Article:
YouNoodle secures $1.1M in new funding round
YouNoodle secured $1.1 million in its new financing round, TechCrunch reported.
New backers participated in the funding. These include the VegasTechFund of Tony Hsieh and Lars-Henrik- Friis Molin of Sweden. The Amicus Group of Korea, a previous investor, also joined in the round.
The San Francisco-based company was launched in 2008 amid great controversy. Back then, YouNoodle said it was developing a tool that would be able to predict if a startup would succeed. Now, however, YouNoodle is not anymore engaged in the business of prediction but has developed into a platform that offers entrepreneurs a place to look for startup contests and where those who organize these competitions would be able to handle the entire process. It has also turned into a website where bigger companies would gain access to the most promising startups, the report said.
The company, however, is trying to expand the foundation of their operations from merely being a portal for startup competitions. While it will still continue to be a platform for these contests, Chief Executive Officer Torsten Kolind told TechCrunch that it will strive to come up with a data business on top of its operations. He said there's a business opportunity to link startups with bigger corporations that may be interested in working with them or even purchasing them, the report said.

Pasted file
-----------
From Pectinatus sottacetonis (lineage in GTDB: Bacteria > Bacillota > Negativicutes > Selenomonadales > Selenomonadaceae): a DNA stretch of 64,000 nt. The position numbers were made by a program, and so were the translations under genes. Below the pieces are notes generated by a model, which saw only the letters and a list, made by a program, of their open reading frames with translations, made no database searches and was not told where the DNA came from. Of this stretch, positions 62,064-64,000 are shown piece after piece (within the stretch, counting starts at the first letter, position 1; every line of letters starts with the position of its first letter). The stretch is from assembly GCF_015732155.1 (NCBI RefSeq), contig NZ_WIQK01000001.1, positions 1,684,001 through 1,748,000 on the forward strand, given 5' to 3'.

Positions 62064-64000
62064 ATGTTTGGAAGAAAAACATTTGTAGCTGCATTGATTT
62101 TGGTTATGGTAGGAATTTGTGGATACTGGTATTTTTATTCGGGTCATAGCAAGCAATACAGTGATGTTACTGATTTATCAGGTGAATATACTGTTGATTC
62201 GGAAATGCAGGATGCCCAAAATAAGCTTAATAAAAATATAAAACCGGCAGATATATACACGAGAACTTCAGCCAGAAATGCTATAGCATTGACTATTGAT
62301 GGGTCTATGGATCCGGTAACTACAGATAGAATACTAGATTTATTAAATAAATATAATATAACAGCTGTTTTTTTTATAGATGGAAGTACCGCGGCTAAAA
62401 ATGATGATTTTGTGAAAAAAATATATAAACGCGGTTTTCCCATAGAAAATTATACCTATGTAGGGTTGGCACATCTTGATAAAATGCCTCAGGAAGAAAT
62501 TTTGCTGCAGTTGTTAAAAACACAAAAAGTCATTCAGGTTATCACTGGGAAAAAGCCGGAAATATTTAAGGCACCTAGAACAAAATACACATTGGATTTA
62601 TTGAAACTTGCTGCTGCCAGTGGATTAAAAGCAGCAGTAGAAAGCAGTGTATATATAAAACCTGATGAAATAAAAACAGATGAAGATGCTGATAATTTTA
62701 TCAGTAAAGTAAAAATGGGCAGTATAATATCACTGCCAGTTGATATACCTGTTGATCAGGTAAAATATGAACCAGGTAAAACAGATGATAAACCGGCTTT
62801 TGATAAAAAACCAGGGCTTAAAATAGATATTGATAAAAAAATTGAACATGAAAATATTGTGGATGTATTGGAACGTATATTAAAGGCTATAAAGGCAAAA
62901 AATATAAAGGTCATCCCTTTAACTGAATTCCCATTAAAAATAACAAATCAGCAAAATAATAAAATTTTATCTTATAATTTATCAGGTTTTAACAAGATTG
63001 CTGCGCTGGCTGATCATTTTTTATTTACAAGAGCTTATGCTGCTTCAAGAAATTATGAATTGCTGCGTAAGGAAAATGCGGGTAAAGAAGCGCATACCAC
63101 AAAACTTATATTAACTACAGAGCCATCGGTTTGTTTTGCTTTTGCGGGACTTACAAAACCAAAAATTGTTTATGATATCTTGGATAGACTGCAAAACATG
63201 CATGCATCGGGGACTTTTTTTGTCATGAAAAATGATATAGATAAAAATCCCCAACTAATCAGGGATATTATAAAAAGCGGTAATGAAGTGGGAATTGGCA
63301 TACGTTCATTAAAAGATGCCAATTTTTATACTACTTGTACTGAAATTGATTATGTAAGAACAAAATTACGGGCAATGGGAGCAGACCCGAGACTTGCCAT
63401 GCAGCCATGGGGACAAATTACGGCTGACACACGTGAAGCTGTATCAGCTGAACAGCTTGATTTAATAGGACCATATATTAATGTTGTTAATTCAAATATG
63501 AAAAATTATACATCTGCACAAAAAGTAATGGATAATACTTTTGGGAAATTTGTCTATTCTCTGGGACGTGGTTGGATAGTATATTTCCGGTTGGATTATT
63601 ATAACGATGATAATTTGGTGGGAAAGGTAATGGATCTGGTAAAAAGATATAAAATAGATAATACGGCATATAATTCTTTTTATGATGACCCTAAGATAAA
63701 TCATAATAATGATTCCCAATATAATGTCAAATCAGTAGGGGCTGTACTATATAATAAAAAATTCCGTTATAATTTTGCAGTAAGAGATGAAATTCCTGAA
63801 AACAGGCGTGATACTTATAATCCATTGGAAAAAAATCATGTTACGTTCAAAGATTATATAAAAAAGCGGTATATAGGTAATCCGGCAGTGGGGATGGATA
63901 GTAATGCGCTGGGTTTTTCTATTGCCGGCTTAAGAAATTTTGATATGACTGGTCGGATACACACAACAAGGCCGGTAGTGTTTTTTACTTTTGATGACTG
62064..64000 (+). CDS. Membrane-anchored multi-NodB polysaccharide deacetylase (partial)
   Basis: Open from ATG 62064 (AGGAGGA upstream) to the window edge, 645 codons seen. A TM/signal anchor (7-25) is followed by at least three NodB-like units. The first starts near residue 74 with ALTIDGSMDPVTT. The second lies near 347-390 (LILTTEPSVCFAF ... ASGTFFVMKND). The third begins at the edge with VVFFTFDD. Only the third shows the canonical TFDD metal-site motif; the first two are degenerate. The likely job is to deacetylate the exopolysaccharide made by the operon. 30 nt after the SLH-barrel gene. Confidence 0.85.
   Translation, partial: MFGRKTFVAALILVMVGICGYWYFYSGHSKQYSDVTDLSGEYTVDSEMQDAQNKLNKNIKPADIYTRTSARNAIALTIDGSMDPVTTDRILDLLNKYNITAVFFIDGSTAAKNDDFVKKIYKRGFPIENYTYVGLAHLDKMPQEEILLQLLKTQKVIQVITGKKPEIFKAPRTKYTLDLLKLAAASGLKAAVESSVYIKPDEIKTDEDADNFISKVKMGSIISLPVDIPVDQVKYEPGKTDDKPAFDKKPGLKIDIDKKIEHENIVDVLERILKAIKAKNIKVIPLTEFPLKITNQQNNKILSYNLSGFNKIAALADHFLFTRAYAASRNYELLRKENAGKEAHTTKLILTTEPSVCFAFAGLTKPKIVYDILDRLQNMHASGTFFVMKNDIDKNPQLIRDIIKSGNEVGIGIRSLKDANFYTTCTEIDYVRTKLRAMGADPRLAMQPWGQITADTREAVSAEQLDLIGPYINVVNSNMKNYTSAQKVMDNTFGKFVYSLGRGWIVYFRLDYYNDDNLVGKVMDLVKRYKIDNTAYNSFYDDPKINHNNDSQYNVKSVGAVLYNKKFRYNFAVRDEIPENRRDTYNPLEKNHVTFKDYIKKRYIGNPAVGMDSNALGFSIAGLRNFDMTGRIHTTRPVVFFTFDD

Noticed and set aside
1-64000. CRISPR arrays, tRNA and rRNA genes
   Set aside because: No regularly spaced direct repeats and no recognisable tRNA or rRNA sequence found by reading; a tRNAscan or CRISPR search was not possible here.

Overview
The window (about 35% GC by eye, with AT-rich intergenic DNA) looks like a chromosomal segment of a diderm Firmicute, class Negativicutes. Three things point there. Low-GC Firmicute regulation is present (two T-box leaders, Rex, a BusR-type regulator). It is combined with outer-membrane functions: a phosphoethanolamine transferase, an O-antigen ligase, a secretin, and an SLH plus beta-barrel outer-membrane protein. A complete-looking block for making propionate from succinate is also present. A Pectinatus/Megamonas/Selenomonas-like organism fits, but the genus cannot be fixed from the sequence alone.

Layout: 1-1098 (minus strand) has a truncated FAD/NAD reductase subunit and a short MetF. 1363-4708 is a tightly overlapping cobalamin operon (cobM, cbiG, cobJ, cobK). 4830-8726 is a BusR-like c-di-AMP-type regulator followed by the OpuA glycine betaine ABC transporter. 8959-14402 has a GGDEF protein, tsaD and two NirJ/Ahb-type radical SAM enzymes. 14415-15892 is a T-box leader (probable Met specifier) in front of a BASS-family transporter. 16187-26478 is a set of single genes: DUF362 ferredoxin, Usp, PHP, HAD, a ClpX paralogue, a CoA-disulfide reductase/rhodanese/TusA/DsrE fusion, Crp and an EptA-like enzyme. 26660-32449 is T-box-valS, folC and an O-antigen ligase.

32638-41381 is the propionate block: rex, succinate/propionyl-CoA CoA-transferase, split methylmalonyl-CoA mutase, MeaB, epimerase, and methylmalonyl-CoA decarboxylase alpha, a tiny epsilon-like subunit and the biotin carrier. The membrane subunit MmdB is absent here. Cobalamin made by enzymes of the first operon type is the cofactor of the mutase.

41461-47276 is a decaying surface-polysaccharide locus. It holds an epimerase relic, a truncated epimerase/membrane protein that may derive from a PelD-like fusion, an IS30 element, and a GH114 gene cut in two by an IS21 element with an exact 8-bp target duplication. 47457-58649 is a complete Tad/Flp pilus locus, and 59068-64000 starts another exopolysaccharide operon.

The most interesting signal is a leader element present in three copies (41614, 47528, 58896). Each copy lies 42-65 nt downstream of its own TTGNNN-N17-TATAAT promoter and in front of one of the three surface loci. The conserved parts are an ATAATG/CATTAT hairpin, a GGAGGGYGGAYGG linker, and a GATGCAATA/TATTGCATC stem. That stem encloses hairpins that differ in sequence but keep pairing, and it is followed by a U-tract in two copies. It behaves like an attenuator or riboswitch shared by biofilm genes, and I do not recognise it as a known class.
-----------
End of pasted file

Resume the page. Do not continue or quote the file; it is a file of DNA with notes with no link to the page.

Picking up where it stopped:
Kolind said, "For us, the pivot we have gone through and are still going through is from looking at ourselves as a technology company powering competitions to an engine for powering what we call the global startup revolution. We can do that more as a data-focused company."
An example of these kinds of data that YouNoodle can glean from the startups participating in its competitions is that the average age of entrepreneurs is 29 years old. Women entrepreneurs made up 28% of the entrepreneurs while firms that focus on biotech, healthcare and science fared better than those geared towards social media and web applications. Finally, those firms that had prototypes did better compared to those that merely had ideas, the report said.